Dr Ben Barratt is a Reader in Environmental Exposures & Public Health and Deputy Director of the Environmental Research Group.
The early part of his career focused on the establishment of co-ordinated air quality monitoring networks, including the London Air Quality Network, which became the largest urban network in Europe. He has since utilised this foundation in measurement techniques and data handling to develop analysis methods to characterise sources, trends and behaviour in urban air pollution. He specialised in the evaluation of technological or policy driven initiatives to improve air quality, including the London Congestion Charging Scheme and Low Emission Zone, the outputs of which have been used as evidence for future national and international schemes.
The aim of more recent research is to improve the resolution of environmental exposure assessments for panel, cohort and large-scale population studies. This is linked to the development of tools to allow the public to make informed choices to reduce their own exposure to indoor and outdoor air pollution. His research is often in collaboration with international multidisciplinary teams ranging from toxicology and population health through to behavioural science and policy development.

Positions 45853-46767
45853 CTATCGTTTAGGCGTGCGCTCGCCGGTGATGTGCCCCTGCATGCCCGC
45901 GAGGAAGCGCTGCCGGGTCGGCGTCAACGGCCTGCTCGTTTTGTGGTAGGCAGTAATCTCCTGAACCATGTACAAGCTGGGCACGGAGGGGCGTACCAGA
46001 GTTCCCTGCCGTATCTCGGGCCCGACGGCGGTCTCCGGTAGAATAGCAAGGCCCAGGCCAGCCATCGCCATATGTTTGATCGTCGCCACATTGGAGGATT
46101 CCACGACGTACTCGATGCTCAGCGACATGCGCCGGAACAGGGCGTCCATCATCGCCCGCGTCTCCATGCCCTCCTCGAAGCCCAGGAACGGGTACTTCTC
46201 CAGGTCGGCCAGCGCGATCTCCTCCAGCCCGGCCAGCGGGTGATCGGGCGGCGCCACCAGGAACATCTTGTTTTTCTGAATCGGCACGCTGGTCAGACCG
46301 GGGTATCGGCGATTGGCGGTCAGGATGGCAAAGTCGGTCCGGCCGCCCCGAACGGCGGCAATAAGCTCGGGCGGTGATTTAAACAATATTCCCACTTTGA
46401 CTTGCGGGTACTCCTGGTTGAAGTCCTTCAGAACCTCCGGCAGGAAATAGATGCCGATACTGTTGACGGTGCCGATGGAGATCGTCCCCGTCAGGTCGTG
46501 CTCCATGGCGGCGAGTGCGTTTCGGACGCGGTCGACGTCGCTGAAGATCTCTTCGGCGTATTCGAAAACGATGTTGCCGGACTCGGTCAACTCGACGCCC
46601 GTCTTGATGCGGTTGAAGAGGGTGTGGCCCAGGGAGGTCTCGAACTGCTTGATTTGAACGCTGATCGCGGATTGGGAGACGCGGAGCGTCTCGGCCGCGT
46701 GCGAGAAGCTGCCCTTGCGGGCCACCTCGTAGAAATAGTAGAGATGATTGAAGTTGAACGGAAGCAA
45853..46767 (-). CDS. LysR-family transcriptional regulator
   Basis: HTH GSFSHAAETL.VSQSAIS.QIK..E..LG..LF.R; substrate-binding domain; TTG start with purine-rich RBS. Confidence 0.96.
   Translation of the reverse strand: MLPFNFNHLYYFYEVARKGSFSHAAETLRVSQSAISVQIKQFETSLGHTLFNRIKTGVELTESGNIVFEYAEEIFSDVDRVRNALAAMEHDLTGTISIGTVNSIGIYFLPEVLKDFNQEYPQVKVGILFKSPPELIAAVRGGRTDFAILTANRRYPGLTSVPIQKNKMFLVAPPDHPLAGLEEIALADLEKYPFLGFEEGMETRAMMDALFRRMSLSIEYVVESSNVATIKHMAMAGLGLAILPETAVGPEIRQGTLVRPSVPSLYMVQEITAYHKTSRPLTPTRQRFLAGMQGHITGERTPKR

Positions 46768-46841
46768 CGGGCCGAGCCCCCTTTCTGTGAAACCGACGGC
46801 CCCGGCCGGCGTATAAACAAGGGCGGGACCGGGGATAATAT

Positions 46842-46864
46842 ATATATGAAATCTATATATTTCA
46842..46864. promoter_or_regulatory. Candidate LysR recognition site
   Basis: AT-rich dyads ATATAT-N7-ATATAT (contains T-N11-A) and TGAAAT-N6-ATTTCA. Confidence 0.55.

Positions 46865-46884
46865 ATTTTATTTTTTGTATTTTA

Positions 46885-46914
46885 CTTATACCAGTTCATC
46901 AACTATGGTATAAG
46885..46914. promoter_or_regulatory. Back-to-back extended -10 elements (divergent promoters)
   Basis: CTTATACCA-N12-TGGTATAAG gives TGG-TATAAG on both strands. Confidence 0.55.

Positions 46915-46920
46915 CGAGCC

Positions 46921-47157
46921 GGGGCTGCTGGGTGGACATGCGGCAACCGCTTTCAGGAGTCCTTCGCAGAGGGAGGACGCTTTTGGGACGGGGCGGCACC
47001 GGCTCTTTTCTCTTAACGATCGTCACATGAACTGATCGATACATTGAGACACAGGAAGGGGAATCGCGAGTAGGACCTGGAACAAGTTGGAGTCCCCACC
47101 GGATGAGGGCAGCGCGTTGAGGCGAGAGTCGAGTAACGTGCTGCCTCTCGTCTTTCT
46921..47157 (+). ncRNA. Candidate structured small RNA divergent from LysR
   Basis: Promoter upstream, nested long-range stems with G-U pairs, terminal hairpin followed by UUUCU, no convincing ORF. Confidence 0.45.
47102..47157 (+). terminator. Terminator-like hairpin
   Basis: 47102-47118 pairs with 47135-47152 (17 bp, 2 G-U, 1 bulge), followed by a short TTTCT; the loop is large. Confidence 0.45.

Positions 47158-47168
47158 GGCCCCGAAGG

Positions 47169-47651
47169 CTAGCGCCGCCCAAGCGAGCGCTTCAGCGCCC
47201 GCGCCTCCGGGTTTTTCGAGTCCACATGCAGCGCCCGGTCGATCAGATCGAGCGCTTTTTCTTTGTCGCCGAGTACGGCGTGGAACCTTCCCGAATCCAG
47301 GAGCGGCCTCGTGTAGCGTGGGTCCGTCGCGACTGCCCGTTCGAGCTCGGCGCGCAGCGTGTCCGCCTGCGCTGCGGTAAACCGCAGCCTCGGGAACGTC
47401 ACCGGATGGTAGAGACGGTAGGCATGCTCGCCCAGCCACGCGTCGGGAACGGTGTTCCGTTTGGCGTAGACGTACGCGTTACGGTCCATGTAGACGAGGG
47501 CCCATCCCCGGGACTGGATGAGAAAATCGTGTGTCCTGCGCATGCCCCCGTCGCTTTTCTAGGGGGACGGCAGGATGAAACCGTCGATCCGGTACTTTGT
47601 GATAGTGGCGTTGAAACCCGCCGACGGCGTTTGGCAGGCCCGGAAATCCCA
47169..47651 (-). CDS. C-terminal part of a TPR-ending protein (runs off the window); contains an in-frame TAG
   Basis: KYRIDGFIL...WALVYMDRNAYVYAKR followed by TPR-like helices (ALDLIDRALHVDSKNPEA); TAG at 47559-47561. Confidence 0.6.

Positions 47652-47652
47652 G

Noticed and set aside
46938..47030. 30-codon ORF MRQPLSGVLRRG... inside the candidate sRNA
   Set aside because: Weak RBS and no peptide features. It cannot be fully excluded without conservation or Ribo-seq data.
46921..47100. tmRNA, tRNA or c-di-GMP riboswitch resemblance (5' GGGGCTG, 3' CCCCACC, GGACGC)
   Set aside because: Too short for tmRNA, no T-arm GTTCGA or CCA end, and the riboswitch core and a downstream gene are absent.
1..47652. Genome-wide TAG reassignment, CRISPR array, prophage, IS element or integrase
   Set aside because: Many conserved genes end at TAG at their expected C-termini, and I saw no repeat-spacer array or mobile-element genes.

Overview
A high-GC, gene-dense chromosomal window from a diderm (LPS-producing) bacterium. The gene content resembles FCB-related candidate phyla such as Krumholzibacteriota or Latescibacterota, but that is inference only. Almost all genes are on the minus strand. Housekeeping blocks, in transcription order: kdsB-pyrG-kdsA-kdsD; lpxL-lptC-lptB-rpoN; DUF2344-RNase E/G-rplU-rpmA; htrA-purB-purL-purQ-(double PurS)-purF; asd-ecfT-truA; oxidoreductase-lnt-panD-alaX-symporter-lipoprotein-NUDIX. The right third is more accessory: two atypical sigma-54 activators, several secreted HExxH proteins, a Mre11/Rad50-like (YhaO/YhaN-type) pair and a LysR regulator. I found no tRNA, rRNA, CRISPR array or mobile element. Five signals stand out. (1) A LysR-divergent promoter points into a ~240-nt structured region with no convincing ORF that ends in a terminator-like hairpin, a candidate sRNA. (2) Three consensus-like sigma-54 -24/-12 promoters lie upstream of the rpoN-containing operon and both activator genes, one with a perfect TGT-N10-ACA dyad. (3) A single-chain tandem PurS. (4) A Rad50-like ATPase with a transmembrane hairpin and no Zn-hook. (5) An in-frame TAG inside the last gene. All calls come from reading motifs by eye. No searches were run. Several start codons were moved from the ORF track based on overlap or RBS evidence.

He is head of the Exposure Science Team, currently comprising five research associates, two research assistants and up to six PhD students. The overarching aim of his team’s work is to better characterise individual and population-level exposure to environmental stress, how this relates to the health of susceptible population subgroups, and methods of public health improvement. Much of the focus of the teams work is on global air quality, primarily in China and Sub-Saharan Africa.
Kenis A, Barratt B, 2021, The role of the media in staging air pollution: The controversy on extreme air pollution along Oxford Street and other debates on poor air quality in London, Environment and Planning C-politics and Space, ISSN:2399-6544
et al., 2021, Evidence for the presence of air pollution nanoparticles in placental tissue cells, Science of the Total Environment, Vol:751, ISSN:0048-9697
et al., 2020, Prostaglandin E2 and phagocytosis of inhaled particulate matter by airway macrophages in cystic fibrosis., J Cyst Fibros
et al., 2020, Prediction of PM2.5 concentrations at the locations of monitoring sites measuring PM10 and NOx, using generalized additive models and machine learning methods: A case study in London, Atmospheric Environment, Vol:240, ISSN:1352-2310
et al., 2020, Difference in ambient-personal exposure to PM2.5 and its health impact in local residents in urban and peri-urban Beijing, China: Results of the AIRLESS project, Faraday Discussions, ISSN:1359-6640